Melasma in Men: Why It Happens and How to Treat
Melasma consists in the appearance of dark spots on the skin, especially on the face, on places such as the forehead, the cheekbones, lips or chin. Although it is more frequent in women, due to hormonal changes, this problem may also affect some men, mainly due to excessive sun exposure.
Although it is not required any particular type of treatment, as these spots do not cause any symptom or health problem, it may be necessary to start treatment to improve the aesthetics of the skin.
How is it treated
The treatment should always be guided by a dermatologist, since it is necessary to adapt the treatment techniques for each type of skin and intensity of the stain. However, general guidelines include some cautions that should be followed in all cases, as:
- Avoid sunbathingfor long periods of time;
- Spend a sunscreen with factor 50whenever I need to get out on the street;
- Use a hat or capto protect your face from the sun;
- Do not use creams or lotions after shavecontaining alcohol or substances that irritate the skin.
In some cases, these precautions are sufficient to reduce the intensity of the spots on the skin. However, when the stain remains, the doctor may recommend treatment with specific substances, such as the agents of hypopigmentation that include hydroquinone, kojic acid, mequinol or tretinoin, for example.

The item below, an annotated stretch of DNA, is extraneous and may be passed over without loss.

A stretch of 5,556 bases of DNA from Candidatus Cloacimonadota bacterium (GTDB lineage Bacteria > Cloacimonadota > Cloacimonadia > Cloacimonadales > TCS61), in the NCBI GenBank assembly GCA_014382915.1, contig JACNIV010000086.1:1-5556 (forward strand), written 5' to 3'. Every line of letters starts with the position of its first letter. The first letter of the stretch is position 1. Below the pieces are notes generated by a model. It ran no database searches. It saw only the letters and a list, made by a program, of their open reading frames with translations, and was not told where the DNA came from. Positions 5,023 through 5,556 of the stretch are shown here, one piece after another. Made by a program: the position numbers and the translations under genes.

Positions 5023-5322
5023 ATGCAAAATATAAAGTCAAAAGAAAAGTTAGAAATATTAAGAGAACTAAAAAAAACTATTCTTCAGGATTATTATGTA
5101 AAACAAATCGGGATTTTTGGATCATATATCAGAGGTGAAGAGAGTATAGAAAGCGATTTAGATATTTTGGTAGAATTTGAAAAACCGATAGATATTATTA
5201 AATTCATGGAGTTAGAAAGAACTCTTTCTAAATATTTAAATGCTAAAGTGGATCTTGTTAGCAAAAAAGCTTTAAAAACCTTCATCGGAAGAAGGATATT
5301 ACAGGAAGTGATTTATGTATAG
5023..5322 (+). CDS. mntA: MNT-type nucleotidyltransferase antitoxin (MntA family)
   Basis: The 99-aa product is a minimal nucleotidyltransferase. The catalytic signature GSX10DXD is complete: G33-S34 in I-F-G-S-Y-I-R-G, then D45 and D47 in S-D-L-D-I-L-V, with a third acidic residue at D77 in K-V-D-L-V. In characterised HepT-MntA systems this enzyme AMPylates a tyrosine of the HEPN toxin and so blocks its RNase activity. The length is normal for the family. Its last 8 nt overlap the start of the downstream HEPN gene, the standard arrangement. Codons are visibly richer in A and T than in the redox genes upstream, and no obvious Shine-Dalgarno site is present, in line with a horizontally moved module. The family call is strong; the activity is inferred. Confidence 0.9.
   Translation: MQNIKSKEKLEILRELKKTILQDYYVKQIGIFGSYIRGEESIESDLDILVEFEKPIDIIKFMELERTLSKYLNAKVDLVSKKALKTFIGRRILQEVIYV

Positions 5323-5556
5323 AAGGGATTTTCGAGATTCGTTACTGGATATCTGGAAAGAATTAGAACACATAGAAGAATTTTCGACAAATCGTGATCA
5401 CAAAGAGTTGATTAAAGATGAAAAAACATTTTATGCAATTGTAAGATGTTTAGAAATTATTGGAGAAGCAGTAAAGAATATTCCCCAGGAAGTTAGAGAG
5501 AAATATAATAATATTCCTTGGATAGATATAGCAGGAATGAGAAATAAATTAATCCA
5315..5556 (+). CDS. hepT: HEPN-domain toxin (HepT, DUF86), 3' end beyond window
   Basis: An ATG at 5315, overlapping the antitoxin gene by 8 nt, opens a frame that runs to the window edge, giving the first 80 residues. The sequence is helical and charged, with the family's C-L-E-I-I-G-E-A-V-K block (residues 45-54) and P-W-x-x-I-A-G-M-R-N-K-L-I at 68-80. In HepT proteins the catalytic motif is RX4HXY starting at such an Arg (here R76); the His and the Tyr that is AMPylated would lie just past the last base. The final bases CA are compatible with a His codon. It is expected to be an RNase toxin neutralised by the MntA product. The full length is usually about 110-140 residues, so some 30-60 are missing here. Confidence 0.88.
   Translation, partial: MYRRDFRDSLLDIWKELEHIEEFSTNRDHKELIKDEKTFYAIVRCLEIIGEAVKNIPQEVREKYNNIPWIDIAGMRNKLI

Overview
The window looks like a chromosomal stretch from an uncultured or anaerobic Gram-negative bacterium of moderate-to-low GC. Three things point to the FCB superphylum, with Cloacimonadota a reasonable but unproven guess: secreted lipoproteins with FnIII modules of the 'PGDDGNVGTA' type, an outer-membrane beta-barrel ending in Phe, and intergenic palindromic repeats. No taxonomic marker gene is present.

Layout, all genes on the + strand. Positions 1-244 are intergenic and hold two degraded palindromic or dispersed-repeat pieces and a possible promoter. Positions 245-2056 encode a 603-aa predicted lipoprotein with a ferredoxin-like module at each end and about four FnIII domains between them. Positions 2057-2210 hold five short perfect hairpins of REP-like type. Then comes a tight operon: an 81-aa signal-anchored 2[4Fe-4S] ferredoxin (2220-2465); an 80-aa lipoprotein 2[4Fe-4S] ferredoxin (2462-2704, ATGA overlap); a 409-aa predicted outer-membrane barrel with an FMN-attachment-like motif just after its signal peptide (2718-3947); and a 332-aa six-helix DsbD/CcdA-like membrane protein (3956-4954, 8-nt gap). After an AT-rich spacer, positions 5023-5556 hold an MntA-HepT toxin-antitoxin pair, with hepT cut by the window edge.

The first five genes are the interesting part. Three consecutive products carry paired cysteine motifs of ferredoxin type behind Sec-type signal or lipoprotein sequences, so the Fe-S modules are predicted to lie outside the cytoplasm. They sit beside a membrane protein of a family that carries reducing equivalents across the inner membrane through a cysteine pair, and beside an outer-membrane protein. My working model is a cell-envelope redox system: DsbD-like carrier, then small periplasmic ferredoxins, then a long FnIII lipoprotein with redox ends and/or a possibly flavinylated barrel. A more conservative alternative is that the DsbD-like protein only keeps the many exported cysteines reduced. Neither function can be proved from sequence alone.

Now, when the stains are permanent and will not disappear with any of the substances indicated previously, the dermatologist can suggest to make peeling chemical or laser treatment, that need to be made in the office.
Because it arises melasma
There is still no specific cause for the appearance of melasma in men, but the factors that seem to be related with increased risk for this problem are sun exposure exaggerated and have a type of skin darker.
In addition, there is still a relationship of the appearance of melasma and the decrease in the quantities of testosterone in the blood, and increase of the luteinizing hormone. In this way, it is possible to do blood tests, ordered by dermatologist, to find out if there is a risk of developing melasma, especially if there are other cases in the family.